The man proudly wearing his moth-eaten letter sweater. He wrestled at 150. Lately, 210 feels slim. The woman wraps herself in a shawl from their anniversary trip to Mexico. She says, “The children have something to tell us.”
The son, in jeans and a blazer, clears his throat and sternly states, “First, we’re not children anymore.”
The daughter nods and chimes in, “We heard what happened with dad lost in the woods again and the search party.”
The son continues, “Mom was worried. We know you both are very attached to the island. But sis and I both live on the other coast. We can’t get out here that often. ”
“And, frankly, we couldn’t afford to keep it up anyway,” the daughter adds.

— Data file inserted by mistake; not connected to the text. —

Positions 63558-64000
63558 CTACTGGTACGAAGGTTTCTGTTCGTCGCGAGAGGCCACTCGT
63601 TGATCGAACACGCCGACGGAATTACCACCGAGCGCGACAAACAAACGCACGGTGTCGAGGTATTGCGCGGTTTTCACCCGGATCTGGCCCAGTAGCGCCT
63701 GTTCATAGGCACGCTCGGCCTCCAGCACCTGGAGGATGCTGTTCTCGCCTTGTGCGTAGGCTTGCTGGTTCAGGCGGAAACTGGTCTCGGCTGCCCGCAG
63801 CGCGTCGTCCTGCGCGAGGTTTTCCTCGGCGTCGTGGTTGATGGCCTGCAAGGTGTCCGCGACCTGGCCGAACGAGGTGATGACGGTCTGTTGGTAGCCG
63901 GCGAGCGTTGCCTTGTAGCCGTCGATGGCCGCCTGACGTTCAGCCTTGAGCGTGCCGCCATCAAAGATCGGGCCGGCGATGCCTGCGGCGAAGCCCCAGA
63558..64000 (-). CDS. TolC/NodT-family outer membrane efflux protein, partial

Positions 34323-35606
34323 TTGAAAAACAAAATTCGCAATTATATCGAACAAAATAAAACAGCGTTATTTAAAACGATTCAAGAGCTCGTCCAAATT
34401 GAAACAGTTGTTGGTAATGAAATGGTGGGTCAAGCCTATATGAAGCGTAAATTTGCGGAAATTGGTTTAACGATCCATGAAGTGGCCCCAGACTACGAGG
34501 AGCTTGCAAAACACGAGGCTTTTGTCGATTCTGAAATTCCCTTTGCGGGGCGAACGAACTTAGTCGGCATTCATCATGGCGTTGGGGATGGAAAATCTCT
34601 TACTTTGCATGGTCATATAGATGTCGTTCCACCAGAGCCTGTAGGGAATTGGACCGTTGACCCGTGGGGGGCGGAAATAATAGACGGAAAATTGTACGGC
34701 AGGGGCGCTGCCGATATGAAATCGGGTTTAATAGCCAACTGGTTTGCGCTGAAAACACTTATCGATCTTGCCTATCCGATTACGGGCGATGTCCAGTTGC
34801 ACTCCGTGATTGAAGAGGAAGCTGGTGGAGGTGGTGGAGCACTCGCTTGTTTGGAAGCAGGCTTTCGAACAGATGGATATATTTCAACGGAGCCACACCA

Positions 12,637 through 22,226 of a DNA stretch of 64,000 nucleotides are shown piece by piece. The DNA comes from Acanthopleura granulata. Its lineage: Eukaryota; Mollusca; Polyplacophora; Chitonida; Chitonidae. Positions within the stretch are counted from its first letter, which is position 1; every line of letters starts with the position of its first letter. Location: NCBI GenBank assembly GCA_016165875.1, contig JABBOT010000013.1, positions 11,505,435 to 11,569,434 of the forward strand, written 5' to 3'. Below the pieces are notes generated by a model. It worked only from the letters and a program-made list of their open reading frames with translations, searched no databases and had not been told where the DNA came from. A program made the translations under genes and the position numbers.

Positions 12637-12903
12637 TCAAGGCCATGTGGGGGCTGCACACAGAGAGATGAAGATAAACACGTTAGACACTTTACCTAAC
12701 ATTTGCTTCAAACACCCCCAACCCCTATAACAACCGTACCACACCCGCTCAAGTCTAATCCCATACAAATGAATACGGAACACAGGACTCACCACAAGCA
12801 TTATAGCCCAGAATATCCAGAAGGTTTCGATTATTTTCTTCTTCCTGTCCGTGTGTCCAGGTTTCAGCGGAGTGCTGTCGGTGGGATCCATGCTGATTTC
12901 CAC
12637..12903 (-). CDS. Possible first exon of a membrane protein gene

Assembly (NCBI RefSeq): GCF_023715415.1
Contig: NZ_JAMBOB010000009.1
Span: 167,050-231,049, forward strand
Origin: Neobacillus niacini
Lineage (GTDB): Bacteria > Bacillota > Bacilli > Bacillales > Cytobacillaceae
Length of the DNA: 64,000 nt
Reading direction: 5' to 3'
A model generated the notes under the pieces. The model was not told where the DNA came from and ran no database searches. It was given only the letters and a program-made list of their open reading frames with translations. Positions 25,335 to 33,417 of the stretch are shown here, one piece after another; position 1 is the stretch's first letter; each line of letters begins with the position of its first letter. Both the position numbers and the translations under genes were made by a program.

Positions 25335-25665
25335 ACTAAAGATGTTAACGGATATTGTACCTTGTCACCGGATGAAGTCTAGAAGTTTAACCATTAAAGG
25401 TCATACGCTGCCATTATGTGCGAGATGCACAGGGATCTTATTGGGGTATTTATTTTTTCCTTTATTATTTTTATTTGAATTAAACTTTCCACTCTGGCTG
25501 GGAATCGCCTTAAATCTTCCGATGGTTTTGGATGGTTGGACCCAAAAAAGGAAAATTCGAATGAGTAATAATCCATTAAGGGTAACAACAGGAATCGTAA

The man growls, “What the hell are you trying to say?”
“This is the last summer.”
“We think you should sell.”
The woman covers her face with the colorful fabric and sobs. Avoiding the man’s slack-jawed stare of betrayal.
“Don’t blame her,” the son says. “It’s been obvious to everyone for a couple years.”
The daughter jangles her bracelets and adds, “It doesn’t mean you can’t still visit. You could stay at the Inn. It would be a lot easier and safer, without having to care for the house and the boat.”
Temp. 54F. Fog. Chance of thunderstorms overnight. Wind: SE 20 mph.
Long ago, far away. The church parking lot. Just after her parents went down in a small plane crash. Almost the same conversation. The annual trek from St. Louis was an organizational pain in the ass and all their friends vacationed in Wisconsin or Michigan. Let’s face it…we could do something different. They slept on it and drank on it and finally decided on one more summer. Which turned out to be the summer of the squid.